The White Oak. My personal favorite, though I’m not sure why I’ve developed such an affection for this tree. It is not the most common tree at Roundrock. It’s outnumbered by the Blackjack Oaks and Post Oaks and the Pignut Hickories, and certainly by the cedars. Nor were there any in the yard where I grew up. (Pin oaks, as I recall, with their drooping lower limbs that once poked me directly in the eye!) I recall a massive stand of White Oaks at a nature reserve near St. Louis that I visited all the time as a youngster. A cathedral stand, I called it. Only later, when I returned to the site on an abbreviated visit many years later, did I learn they were actually Red Oaks. White Oaks rise in every county in Missouri, and they are considered common in most of the eastern United States.
I don’t suppose it was the first tree I learned to identify. I can’t say that I ever ever climbed one (though there is one at Roundrock that keeps calling my name). At my grandfather’s Kentucky farm we had a treehouse, but that was in some pine trees. I’m not sure I could identify the wood of this tree in a lumber yard or in a piece of furniture. I don’t think I’ve ever cut one down or chopped a fallen one into firewood. I may not have even whittled a White Oak branch into a toothpick. And yet it seems like the most important tree in my woods.
I know the location of specific White Oak trees in my forest. I could take you directly to several mighty ones that call attention to themselves by the size of their trunks and the spread of their canopies. As big as they are, though, I don’t think their real old timers. I’d guess my largest aren’t yet 100 years old, which means that, barring catastrophe, they could continue to be around as long as I am around (and far longer — some White Oaks have been found that are more than 600 years old). I’ve tried to nurture these beauties in the few ways that I can. I’ve removed any dead branches I can reach so the bark can grow over the wound and eventually seal it. I’ve removed some competition trees from around them so they can get more of the soil nutrients and the sky sunshine. And I send them all of the happy thoughts I can muster.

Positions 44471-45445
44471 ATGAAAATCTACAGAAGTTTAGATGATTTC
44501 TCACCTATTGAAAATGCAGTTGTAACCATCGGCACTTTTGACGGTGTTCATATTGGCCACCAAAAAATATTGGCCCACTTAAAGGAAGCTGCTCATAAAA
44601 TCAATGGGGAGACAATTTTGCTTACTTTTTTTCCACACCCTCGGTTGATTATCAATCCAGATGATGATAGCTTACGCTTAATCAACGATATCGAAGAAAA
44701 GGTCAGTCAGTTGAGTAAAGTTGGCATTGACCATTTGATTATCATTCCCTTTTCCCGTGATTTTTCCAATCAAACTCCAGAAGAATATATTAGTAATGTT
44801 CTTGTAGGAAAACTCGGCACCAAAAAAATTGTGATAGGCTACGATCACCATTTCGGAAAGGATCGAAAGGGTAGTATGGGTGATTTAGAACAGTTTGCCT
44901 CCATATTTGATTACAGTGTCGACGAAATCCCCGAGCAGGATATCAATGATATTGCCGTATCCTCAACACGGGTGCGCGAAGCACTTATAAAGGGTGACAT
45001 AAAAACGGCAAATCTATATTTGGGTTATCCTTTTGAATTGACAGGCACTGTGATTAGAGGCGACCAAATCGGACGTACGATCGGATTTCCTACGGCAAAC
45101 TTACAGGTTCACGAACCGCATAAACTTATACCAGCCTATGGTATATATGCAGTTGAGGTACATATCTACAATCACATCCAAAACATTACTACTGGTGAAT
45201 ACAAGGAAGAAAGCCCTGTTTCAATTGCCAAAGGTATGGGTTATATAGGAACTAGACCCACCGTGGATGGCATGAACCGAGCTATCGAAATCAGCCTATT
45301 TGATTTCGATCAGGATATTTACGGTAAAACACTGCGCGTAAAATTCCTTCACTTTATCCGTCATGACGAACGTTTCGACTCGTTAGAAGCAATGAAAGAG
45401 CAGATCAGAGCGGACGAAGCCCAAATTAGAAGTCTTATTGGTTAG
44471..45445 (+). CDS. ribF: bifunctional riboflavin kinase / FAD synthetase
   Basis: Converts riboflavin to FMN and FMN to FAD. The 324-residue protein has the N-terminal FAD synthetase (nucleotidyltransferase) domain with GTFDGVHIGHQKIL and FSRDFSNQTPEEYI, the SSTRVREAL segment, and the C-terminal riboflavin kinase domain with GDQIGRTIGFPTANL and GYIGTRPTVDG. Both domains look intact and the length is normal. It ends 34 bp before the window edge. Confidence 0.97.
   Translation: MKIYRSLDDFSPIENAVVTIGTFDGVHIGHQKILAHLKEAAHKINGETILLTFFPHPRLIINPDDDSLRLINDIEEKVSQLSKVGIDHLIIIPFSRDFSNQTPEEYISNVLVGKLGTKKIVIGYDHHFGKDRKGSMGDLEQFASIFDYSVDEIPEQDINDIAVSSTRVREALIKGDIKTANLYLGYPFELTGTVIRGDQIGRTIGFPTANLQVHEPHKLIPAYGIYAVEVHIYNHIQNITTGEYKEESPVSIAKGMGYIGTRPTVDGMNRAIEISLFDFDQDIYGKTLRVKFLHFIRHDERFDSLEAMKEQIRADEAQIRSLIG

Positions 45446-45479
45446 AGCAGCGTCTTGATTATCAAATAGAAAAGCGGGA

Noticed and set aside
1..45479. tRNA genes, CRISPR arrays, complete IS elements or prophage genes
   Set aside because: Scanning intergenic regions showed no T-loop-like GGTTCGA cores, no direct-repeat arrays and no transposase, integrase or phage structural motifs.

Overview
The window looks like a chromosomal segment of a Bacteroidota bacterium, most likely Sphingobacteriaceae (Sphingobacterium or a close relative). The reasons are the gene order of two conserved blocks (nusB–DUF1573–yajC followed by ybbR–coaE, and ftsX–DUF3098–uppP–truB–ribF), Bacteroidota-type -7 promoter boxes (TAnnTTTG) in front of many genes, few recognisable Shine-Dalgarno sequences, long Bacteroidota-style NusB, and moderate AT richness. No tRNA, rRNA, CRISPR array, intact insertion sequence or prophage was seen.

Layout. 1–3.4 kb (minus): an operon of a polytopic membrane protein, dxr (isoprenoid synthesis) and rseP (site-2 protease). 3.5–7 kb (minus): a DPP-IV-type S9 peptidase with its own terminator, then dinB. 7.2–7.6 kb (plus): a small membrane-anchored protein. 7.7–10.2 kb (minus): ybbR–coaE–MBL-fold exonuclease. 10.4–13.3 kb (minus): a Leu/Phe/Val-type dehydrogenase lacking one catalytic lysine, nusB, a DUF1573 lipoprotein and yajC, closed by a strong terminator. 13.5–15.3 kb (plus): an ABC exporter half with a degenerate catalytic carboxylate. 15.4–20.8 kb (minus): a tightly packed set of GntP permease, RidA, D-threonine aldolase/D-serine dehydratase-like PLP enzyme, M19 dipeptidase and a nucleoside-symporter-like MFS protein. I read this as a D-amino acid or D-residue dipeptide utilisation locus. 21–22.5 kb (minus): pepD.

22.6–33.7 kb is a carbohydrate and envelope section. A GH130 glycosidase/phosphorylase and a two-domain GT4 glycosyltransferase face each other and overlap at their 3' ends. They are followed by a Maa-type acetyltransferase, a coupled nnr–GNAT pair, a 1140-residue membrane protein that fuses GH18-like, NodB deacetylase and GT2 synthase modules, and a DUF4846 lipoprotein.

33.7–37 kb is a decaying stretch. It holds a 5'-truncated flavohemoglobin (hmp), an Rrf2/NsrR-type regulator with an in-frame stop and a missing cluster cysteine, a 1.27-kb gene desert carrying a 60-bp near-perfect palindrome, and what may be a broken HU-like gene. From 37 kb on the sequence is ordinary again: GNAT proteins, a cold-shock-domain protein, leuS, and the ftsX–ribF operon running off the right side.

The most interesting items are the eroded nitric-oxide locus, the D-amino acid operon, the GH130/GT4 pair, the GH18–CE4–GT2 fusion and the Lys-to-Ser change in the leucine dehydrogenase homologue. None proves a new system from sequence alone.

The bark on the trunks of more mature White Oaks often take on a characteristic pattern, which you see illustrated here.
It is as though some of the bark has been rubbed away, and I first wondered if deer might do this when they are trying to clean the velvet from their antlers, but apparently this is not the case. Nor, I must concede, is this the result of bears scratching their backs on the trees. The bark of the White Oak tree is favored as an herbal medicinal (as well as an ingredient for witches’ potions, I understand), and I began to wonder if perhaps someone was wandering my woods, harvesting bark to sell at health food stores. Only later did I learn that this patchiness is the result of an otherwise harmless fungus that grows on the bark. Regardless, it does make a White Oak trunk easy to identify.
The White Oaks tend to do best in the deepest soil, and as a result, the mightiest specimens I have are in the western part of Roundrock where the good prairie soil has not yet washed down the ravines to fill in my lakebed. Two of the largest rise across from each other beside our pond. Another healthy representative stands nearby. There are several good White Oaks beside the pine plantation, and there are a few hidden amongst the younger trees near our campsite. I’m sure I haven’t found all of the big White Oaks at Roundrock, so this gives me another reason to go hike the woods.
White Oak lumber is favored for furniture and barrel staves. Something about the graining allows the oak to remain water tight. And the forest critters appreciate the tree for its abundant branches suitable for nesting as well as its cavities for denning. White Oaks produce acorns, of course, but the amount of energy required to do this can mean that they may take a half dozen years before they can produce a heavy crop, and in some years they may not produce any acorns at all. Of the ones produced, those not eaten by the deer or the turkeys or the raccoons or the opposums or the other wild things can fall victim to worms. It has been said that it takes 10,000 acrons to produce a single White Oak tree. You can understand, then, why I try to nurture the ones I have.
- Female coyotes wean pups.